By Seth Kelley
Fox and Chernin Entertainment's latest "Apes" movie is coming in on the low end of expectations with $56.5 million from 4,022 locations. It was pegged at $60 million-$65 million earlier in the week, but is ending up about the same as 2011's "Rise of the Planet of the Apes," which kicked off the modern trilogy with $54.8 million during its opening weekend. 2014's "Dawn of the Planet of the Apes" was a bigger hit with a $72.6 million domestic opening, when it hit theaters against the third weekend of "Transformers: Age of Extinction."
One way "War for the Planet of the Apes" stands out from other big-budget studio films is its rave reviews -- it currently has a 94% on Rotten Tomatoes. The film, which depicts the titular war between apes and humans, is directed by Matt Reeves, who joined the franchise when he stepped in on "Dawn." Much has been made of the noticeable updates in technology that have gone into bring Andy Serkis' character Caesar, the lead ape, to life. Woody Harrelson, in human form, joins the franchise as the villain, while Steve Zahn, as a chimp, offers comic relief.
"First and foremost the movie came in right where we expected it to," said Fox's distribution chief Chris Aronson, who pointed to a potentially "soft" next few weeks that could give "Apes" a long runway. "We're going to play for quite some time," he said.
"Spider Man: Homecoming," meanwhile, is landing in second with about $45.2 million. That's a 61% drop from last weekend's heroic opening, which is probably a steeper falloff than Sony would have liked to see. That said, the movie's total domestic gross in two weekend -- $208.3 million -- is already higher than the entire run of "The Amazing Spider-Man 2." "Homecoming" is a hit with critics and audiences (93% on Rotten Tomatoes; A CinemaScore), and dominated social media chatter for weeks leading up to its release. Tom Holland is the teen in the red suit, who first joined the Marvel universe in "Captain America: Civil War."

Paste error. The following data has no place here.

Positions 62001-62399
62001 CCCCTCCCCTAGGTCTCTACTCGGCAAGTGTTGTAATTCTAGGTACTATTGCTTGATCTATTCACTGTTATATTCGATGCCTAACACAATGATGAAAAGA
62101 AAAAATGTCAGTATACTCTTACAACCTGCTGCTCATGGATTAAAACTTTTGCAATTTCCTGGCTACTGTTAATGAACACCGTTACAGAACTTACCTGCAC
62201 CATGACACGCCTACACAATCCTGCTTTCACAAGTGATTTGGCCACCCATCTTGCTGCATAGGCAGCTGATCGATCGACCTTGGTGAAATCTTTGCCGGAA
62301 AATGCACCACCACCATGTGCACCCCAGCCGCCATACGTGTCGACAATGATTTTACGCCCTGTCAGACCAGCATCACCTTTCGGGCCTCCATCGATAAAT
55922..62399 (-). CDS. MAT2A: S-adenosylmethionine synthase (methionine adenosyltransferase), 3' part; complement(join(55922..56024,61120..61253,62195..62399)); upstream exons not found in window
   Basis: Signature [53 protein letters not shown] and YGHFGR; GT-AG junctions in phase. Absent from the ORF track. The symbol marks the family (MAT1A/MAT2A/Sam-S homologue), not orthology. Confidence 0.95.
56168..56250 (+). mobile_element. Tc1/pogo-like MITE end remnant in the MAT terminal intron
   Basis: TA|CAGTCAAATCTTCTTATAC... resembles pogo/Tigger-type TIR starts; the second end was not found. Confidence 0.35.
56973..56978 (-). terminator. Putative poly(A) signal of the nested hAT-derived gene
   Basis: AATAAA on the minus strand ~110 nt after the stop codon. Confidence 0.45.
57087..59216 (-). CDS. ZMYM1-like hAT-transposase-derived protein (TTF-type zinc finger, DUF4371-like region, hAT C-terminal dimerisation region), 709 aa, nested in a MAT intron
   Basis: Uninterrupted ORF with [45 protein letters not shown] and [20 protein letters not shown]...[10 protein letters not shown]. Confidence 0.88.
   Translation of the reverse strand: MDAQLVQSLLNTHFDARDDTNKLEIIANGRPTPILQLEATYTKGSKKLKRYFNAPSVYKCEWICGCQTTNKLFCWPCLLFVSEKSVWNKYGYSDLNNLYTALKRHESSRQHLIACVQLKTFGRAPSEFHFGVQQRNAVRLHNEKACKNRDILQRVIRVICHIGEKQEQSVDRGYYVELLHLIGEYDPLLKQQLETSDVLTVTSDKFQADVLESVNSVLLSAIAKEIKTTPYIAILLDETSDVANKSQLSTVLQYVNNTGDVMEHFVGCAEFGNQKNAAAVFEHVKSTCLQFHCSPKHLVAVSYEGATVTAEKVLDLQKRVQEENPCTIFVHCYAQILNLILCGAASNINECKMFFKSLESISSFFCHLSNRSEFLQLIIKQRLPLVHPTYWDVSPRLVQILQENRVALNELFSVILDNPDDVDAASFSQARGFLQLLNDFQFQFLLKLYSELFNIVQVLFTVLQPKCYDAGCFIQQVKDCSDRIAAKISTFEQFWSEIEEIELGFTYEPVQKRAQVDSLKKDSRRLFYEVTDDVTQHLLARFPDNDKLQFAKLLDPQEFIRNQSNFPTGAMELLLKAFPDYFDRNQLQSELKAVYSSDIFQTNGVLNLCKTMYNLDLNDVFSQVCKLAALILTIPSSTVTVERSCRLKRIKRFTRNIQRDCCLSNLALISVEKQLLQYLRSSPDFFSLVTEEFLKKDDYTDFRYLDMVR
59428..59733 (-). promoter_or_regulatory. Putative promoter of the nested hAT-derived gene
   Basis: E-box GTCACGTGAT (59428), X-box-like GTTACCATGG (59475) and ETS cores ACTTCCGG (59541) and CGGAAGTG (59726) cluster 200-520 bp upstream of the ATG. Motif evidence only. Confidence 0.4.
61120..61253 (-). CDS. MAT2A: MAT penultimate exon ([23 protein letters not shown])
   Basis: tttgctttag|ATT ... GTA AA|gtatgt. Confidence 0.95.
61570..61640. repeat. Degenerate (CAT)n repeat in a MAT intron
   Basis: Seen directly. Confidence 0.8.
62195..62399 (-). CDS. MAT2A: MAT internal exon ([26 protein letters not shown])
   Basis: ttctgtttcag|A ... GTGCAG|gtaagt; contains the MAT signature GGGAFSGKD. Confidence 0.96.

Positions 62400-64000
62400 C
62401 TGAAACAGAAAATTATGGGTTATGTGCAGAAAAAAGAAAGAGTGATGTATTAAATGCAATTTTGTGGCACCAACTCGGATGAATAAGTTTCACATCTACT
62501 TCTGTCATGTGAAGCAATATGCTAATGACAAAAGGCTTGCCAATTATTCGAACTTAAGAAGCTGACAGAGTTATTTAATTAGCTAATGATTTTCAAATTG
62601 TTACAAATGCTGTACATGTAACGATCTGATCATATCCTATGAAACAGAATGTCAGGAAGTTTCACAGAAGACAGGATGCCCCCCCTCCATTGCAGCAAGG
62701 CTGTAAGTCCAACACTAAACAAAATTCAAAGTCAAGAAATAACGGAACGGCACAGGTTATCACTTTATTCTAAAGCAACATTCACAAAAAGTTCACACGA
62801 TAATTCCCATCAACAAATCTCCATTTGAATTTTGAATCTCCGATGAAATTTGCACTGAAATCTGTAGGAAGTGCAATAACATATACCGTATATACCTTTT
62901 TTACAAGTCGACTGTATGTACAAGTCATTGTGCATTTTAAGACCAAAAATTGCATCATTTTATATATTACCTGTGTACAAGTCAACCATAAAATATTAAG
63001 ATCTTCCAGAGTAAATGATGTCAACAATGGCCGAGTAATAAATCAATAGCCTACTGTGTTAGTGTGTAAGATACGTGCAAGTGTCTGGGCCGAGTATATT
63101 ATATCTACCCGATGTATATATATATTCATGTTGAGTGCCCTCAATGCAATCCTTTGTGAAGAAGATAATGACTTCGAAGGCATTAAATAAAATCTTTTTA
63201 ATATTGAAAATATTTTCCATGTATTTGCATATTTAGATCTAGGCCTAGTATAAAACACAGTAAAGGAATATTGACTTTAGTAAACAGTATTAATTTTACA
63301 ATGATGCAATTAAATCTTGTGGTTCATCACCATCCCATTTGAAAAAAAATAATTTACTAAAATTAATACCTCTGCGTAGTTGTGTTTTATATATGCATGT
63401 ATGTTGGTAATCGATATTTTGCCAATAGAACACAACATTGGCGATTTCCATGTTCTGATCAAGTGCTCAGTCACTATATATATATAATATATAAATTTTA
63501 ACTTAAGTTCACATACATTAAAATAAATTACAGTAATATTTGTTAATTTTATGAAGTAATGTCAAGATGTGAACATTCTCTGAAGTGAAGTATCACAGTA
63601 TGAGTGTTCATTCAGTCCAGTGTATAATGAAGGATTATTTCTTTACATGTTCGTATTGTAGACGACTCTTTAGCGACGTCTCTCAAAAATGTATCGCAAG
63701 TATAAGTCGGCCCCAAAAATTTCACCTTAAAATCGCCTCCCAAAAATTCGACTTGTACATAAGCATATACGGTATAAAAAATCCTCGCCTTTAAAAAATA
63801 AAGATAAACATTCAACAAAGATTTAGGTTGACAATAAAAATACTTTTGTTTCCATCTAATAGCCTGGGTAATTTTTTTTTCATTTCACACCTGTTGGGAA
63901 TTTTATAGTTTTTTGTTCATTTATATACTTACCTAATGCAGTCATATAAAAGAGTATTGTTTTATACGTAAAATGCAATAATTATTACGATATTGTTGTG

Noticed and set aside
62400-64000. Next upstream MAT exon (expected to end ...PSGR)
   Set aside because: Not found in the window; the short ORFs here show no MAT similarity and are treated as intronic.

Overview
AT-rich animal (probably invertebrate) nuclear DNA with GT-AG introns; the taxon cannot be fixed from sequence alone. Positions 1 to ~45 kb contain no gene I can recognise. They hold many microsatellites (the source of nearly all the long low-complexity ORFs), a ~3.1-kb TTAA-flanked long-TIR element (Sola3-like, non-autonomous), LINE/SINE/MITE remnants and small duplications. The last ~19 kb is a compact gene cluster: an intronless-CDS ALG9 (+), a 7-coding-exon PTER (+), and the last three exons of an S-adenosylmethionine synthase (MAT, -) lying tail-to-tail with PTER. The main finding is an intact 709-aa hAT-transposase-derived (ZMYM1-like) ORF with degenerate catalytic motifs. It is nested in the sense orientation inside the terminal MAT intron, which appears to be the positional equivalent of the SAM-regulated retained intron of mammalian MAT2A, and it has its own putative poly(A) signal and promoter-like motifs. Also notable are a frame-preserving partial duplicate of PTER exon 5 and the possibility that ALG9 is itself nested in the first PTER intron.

The weekend's other major release apart from "Apes" is the horror flick "Wish Upon" from Broad Green Pictures and Orion Pictures. The movie is entering the box office with a whisper, about $5.6 million from 2,250 locations. The fright-fest is directed by John R. Leonetti based on a script by Barbara Marshall. Its primarily young cast, led by Joey King, includes two Netflix alums in "Unbreakable Kimmy Schmidt's" Ki Hong Lee (aka Dong), and "Stranger Things'" beloved Barb, Shannon Purser. The movie was largely panned by critics, with a 20% on Rotten Tomatoes, and it also carries a lackluster audience appeal with a C CinemaScore.
Universal's "Despicable Me 3" is showing in third place for the weekend, expecting to earn an additional $19 million from 4,155 locations. And Sony's "Baby Driver" stays in the conversation with a strong 32% hold that should land it in fourth. Edgar Wright's latest is racing to $8.8 million from 3,043 locations. Rounding out the top five is the indie darling "The Big Sick" from comedian Kumail Nanjiani. The movie expanded to wide release (2,597 spots) during its fourth weekend in theaters, and should earn $7.6 million.
"It's amazing that this independent film has found its footing as a family movie among all the summer blockbusters," said Amazon Studios' marketing and distribution chief Bob Berney in a statement. "The comedy and universal themes are connecting with audiences across the country."
Finally, keep an eye on "Wonder Woman," which is finishing in sixth this weekend with $6.7 million, and closing in on several benchmarks. By Monday, it's expected to cross $381 million domestically, which would put it past "Harry Potter and The Deathly Hollows Part 2" to become the third highest Warner Bros. movie ever. It's also only a few million shy of passing "Guardians of the Galaxy Vol. 2," which with $386.2 million is currently the highest grossing movie of the summer so far. "Wonder Woman" has already blown past the domestic totals of fellow DC Comics movies "Batman v Superman: Dawn of Justice" and "Suicide Squad."